How is osteoporosis diagnosed, prevented and treated?
- Good: high index of suspicion in susceptible patients maintained; Dual-energy x-ray absorptiometry (DEXA) diagnostic.
- Bad: faded bones seen on xray (ie advanced osteoporosis as 30% loss of bone does not show up).
- Worst: low energy fracture sustained.
- Primary prevention includes diet supplementation with calcium and vitamin D.
- Pharmaceuticals are typically not used in prevention, but bisphosphonates and raloxifene are approved for preventative use, typically in patients with a DEXA between 2.0 and 2.5.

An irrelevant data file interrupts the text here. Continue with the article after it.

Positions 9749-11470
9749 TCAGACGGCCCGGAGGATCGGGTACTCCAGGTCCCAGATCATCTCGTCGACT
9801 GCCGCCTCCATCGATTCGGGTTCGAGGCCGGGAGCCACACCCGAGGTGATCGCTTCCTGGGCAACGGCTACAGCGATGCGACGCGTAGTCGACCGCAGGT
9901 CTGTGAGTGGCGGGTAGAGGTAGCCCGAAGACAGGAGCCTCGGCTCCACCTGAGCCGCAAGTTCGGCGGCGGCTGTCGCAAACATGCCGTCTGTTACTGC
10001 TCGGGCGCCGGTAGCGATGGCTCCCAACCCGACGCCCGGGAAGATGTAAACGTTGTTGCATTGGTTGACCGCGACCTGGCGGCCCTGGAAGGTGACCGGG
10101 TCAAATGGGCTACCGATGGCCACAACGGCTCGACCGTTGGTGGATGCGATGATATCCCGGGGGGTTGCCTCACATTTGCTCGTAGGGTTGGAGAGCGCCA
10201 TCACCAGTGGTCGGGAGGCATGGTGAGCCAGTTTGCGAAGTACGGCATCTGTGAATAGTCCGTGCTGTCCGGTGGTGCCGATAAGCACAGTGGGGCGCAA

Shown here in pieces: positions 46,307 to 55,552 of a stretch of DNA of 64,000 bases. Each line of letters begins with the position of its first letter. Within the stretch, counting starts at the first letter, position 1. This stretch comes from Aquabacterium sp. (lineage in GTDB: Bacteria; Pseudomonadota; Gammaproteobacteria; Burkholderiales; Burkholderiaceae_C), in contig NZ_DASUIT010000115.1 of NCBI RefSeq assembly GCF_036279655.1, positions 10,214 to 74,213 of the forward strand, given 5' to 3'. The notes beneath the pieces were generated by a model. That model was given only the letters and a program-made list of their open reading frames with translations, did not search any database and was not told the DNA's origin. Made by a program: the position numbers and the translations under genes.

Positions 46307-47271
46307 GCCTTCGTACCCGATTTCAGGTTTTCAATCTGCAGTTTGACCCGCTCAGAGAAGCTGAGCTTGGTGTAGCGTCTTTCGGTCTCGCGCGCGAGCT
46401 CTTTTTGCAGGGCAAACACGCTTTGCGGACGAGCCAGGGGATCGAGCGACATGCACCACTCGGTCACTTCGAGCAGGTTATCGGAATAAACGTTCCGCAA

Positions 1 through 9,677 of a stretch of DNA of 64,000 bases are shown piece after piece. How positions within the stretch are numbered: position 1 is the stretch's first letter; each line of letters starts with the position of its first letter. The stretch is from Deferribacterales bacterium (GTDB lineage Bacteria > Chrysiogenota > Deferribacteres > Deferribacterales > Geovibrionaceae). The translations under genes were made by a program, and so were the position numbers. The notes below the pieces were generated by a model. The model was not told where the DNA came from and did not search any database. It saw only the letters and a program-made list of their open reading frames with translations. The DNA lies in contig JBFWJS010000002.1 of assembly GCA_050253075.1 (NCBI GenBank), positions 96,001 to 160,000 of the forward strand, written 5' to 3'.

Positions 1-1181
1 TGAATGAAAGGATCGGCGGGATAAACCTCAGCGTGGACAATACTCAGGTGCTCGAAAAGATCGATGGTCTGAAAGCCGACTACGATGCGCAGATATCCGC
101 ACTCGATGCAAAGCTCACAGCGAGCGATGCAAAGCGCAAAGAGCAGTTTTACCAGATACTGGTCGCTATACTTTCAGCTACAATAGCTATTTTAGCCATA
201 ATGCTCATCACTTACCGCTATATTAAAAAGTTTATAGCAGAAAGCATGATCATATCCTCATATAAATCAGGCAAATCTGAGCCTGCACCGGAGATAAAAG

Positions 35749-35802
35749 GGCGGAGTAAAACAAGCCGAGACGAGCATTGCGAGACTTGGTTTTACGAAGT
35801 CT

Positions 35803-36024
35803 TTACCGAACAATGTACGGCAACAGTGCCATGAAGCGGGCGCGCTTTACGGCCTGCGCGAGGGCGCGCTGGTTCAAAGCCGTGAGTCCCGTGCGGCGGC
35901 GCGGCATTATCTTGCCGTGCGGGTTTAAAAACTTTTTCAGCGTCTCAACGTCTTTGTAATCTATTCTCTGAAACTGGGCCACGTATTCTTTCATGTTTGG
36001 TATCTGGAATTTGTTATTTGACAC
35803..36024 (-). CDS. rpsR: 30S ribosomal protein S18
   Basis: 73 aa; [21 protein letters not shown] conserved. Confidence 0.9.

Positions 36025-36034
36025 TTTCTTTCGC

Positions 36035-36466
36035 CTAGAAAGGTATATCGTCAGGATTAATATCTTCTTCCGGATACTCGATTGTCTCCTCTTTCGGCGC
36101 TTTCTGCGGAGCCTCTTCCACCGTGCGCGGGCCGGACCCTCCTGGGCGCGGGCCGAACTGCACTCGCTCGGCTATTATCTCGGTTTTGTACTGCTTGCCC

- Weight bearing exercise also can prevent osteoporosis.
- Avoiding excess alcohol ("excess" defined as "more than I drink") and smoking cessation can also improve bone density.
- Non-Pharmaceutical treatment includes calcium (1500mg daily) and vitamin D supplementation (800 IU daily).
- First-line pharmacologic treatment includes bisphophonates such as alendronate, which inhibit osteoclasts, reducing bone resorption and turnover.
- Estrogen-progestin therapy is now rarely used in postmenopausal women due to cardiovascular side effects.